Quotes for Tuesday delivery at the Algonquin Citygates rose 53 cents to $5.92 but deliveries upstream at Iroquois Waddington dropped 10 cents to $4.56. Gas on Tennessee Zone 6 200 L jumped $1.12 to $6.30.

On Dominion gas came in at $3.37, up 12 cents and on Transco Leidy Tuesday packages changed hands at $3.24, up 30 cents. At Tetco M-3 gas added 6 cents to $3.73 yet gas on its way to New York City on Transco Zone 6 fell 7 cents to $3.83.

Futures traders see some room to still move higher. "I'm thinking $4.15 to $4.20 on the top. We'll see if the weather can support it, but if it doesn't I think you will see traders step in and sell,"said a New York floor trader.

"I think last week in the $3.85 to $3.90 area you saw some people covering who had been short from 25 cents lower. Today you might have some new length coming in in the low to mid $3.90s. I don't know if we'll reach that number before Thursday, but $4.07 to $4.10 we could see in the next day or two."

The weather outlook is for more widespread cold. WSI Corp. in its morning six- to 10-day outlook shows below-normal temperatures across most of the country except portions of the Southeast. "[Monday's] six-10 day forecast is colder across much of the nation with exception of the far Southeast, where the forecast has trended slightly warmer. Confidence in today's forecast is considered near average standards as models show generally good large-scale agreement through Day nine."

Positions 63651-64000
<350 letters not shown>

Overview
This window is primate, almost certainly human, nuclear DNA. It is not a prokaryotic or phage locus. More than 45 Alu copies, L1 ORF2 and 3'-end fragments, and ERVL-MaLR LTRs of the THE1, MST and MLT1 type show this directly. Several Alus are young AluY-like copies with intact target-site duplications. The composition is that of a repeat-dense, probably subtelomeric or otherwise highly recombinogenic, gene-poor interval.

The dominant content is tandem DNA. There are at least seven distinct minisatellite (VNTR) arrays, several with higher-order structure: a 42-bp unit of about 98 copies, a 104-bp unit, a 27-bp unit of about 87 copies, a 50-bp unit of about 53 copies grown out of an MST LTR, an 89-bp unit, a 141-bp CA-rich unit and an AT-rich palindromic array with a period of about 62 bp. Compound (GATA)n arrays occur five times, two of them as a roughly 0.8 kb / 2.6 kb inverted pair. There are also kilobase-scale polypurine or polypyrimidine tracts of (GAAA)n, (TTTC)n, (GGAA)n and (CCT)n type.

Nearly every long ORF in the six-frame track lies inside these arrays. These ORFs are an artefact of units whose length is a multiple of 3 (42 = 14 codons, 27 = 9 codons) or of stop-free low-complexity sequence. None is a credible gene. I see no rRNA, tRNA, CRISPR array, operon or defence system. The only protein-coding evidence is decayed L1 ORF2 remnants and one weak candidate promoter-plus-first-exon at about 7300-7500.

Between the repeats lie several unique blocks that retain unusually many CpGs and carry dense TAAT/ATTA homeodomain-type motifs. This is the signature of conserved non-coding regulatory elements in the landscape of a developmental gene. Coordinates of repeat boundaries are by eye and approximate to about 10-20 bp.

Risks to the forecast include "temperatures run[ning] warmer than forecast over the East late in the period if the European deterministic model is correct with a more inland track of a potential "Nor'Easter" type low-pressure system tracking up the East  Coast."

Market technicians are nervously expecting the recent strength to continue and see $4.15 in sight as well. "Friday's inability to stage even the slightest retreat from the pivotal 0.618 retracement at $3.942 strongly suggests a further advance to the $4.120 to 4.169 range," said Walter Zimmermann, vice president at United-ICAP. "This zone is well within range for this week. However, we continue to be wary of peaking action. 'Tis the season.' Along these lines, the bullish sentiment is the highest since May."

Analysts see the natural gas market riding the coattails of colder weather for the time being, but they aren't terribly enthusiastic about long-term price appreciation. "Natural gas closed higher across the board [last week]", said Mike DeVooght, president of DEVO Capital, a Colorado-based trading and risk management firm. "Colder than average temperatures across numerous areas in the U.S. helped to give the market a boost this past week. But it is difficult to get excited about the upside potential of the gas market at this time. Even at current price levels, we continue to see U.S. natural gas production ratchet higher. On a trading basis, we will hold current positions and will look to add to our short position on rallies approaching the $4 level on the spot contract."

DeVooght currently advises trading accounts and end-users to stand aside the market while producers and those with exposure to lower prices should hold short the balance of a short November-March strip initiated at $4.50-4.60.